My husband and I have some of the most interesting conversations sometimes. This comes from both of us being very educated history buffs, as well as having a well-rounded knowledge of other subjects, such as astrophysics, anthropology, philosophy, and firearms and small artillery. Our best conversation to date was at the local Mexican restaurant where my husband, over the course of about an hour, proceeded to show me exactly how the English beat the French at both Crecy and Poitiers using the salt and pepper shakers and several packets of artificial sugar.
Last night we were both lying in bed, reading (he a book on the Templars and me a book on the supernatural), when he came across a very interesting tidbit of information that he shared. In the middle ages, there were a number of heretical groups that the Church managed to squash fairly effectively (Protestants being the one group they didn’t manage to squash). A popular theme, apparently, among heretics was the idea of dualism. Dualists believe that the entire world is divided into good and evil, and that the Devil is just as powerful as God, and he works just as hard to tempt people as God does to save them. In short, the entire universe is in a constant state of warfare between the forces of good and evil. This is different from the Catholic belief that God created everything, everything is good, only man has the potential to sin and mess things up, and that the Devil only does what the Devil does because God allows him to tempt people to test them.
One small heretical group of little note (I believe it was the Paulicians) began with some hermits somewhere in the Byzantine Empire. After a couple hundred years, they got big enough to be a nuisance and the Byzantine Emperor kicked them out. As my husband pointed out, this just gave them a chance to convert some new people, and they spread like wildfire up through the Balkan region.
Like many dualist heretical religions at the time, the Paulicians believed that everything that was matter (especially flesh) was evil and wrought by the Devil. Only intangible things like light and the soul belong to God. Having children, therefore, was evil, because it trapped a beautiful, pure soul in a corrupt body. Groups like the Albeginsians (I am probably butchering the spelling of these groups, but it’s all good—spelling wasn’t standardized during the middle ages, so they’d answer to anything close) taught strict celibacy (surprisingly, this was the most popular of the heresies). But apparently the Paulicians had a way to get around not creating children while still taking care of the dirty, corrupt needs of their sinful flesh: anal sex.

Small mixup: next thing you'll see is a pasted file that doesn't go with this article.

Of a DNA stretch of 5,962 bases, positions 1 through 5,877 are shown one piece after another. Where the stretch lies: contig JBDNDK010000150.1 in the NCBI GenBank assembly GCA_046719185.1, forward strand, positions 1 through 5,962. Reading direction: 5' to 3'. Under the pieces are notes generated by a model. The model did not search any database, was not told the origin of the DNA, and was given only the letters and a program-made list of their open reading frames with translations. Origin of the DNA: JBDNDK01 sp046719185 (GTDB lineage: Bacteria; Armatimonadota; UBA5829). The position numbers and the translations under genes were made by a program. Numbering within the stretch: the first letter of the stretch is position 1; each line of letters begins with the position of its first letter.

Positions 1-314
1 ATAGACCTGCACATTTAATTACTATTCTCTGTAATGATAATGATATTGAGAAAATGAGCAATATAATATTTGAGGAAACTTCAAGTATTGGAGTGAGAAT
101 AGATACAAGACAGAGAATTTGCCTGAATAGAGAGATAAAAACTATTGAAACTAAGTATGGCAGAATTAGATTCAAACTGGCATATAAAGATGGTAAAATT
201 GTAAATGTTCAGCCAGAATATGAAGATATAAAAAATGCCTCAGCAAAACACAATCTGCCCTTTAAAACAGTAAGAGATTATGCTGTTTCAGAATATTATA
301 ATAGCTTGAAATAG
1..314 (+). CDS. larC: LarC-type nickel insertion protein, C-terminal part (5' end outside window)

Oh, but wait, there’s more! Remember how I said that the Paulicians had spread to the Balkans? What people do you think joined their group in the largest numbers? The Bulgars (from whence the country “Bulgaria” gets its name). From the word “bulgar” came the English word “bugger” to describe exactly what it was those Paulicians were doing.
As my husband said last night, “Who says history is boring?”
From medieval buggering we somehow slipped into conversation about my book (see, I am bringing this back around to something relevant). My husband encouraged me to read this Templars book because it has a lot of information on early Christianity, as well as Judaism at the beginning of the first millennium—information I need if I am going to put Joshua there.